Medical devices have to bear a CE mark. This hold true also for toys and elevators and many other product classes.
What does this CE mark stand for? Is there something like a "CE certification" for medical products or other devices? This article gives answers.
Originally CE stood for Communauté Européenne (European Community) later for Conformité Européenne. With the CE mark a manufacturer expresses conformity with the European legislation, specifically with European directives and European regulations.
For of medical devices there are (or have been) the Medical Device Directive MDD, the Active Implantable Medical Device Directive AIMDD and the In-vitro Device Directive IVDD.
These directives are going to be replaced by the Medical Device Regulation MDR and the In-vitro Device Regulation IVDR. The manufacturers still declare conformity and affix the CE mark (sometimes also referred to as "CE label") themselves.
The first precondition that a manufacturer affixes the CE mark is that the medical device fulfills the "essential requirements" as laid out in Annex I of MDD, respectively the "general safety and performance requirements" as laid out in Annex I of MDR.
Read here more about the essential requirements and how to prove compliance.
The second precondition is that the manufacturer performs a conformity assessment procedure. There a multiple procedures the manufacturers can pick depending on the risk class.
For class I devices the manufacturer does not have to involve any external party such as a notified body. In this case they affixes the CE mark with no number.
For all the other classes it is mandatory to involve a notified body. The CE mark must bear the notified body's number.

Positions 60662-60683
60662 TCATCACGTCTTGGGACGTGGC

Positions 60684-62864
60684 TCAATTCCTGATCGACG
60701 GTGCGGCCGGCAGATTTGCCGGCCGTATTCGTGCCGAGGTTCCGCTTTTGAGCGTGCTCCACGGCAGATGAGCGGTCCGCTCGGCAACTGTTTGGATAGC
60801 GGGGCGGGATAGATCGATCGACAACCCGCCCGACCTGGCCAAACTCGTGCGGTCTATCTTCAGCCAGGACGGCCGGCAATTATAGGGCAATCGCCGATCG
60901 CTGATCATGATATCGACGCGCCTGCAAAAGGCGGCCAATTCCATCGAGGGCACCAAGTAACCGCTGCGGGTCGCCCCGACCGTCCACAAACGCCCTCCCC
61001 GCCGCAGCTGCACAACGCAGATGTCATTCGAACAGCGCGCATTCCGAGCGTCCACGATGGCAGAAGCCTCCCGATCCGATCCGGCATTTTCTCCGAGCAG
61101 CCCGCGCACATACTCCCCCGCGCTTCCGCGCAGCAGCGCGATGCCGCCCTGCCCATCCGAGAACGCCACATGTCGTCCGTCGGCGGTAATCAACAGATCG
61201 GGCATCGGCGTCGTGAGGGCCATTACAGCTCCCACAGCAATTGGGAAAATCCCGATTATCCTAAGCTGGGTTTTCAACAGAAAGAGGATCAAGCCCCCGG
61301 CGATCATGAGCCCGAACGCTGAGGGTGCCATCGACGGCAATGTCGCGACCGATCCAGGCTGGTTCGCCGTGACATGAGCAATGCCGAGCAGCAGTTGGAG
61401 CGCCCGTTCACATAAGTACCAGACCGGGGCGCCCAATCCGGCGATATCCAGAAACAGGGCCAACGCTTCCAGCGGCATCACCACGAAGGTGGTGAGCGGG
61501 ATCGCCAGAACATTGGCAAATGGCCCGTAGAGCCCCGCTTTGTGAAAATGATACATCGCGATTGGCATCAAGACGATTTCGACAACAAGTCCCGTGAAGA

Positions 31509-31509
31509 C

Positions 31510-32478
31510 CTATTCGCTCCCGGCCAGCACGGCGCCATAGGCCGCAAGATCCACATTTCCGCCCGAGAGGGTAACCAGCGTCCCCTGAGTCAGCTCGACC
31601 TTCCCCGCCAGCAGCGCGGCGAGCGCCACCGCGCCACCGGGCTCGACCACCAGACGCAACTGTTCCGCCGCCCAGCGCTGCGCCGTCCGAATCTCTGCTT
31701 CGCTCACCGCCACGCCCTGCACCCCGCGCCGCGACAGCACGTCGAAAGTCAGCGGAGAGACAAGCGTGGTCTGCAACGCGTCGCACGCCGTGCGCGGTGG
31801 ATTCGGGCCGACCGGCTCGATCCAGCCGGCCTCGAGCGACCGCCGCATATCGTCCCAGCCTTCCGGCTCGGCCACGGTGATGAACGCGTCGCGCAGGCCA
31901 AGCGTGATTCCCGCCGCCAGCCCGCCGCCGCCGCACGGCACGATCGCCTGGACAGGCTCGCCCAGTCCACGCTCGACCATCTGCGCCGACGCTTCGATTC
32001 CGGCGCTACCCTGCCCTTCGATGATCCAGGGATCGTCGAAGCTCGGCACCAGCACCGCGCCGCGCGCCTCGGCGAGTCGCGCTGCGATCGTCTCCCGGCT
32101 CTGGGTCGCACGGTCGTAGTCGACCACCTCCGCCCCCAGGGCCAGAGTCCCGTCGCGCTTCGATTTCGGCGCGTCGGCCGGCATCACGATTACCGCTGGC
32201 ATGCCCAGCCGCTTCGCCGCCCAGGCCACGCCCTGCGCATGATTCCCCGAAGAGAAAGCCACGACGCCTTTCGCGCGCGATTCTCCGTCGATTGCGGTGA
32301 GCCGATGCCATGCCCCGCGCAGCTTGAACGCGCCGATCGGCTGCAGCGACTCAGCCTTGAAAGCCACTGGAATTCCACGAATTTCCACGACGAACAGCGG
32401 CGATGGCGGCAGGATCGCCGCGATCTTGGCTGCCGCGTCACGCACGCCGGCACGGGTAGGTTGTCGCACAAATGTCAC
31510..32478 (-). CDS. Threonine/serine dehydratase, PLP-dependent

Read more about conformity assessment procedures.
There is no CE Certification. There is no agency like the FDA or the European Medicine Agency approving or certifying medical devices.
However, there are other types of certificates issued by the notified bodies:
There is not a CE certification or CE certificate, this term is commonly used for medical devices that successfully passed the conformity assessment procedure and that are legally labeled with a CE mark.
There is not much of a difference in the European and FDA approval processes since the latest switch from the European directives to the European regulations.
In Europe manufacturers are not quite in such weak positions as in the US. The outcome of both approaches in terms of incidents and patient safety are about the same, the overhead and unpredictability of the process used to be higher in the US.
The Johner Institute has a team specialized in providing support for manufacturers of medical devices that contain software or that are standalone software.
Our team can help: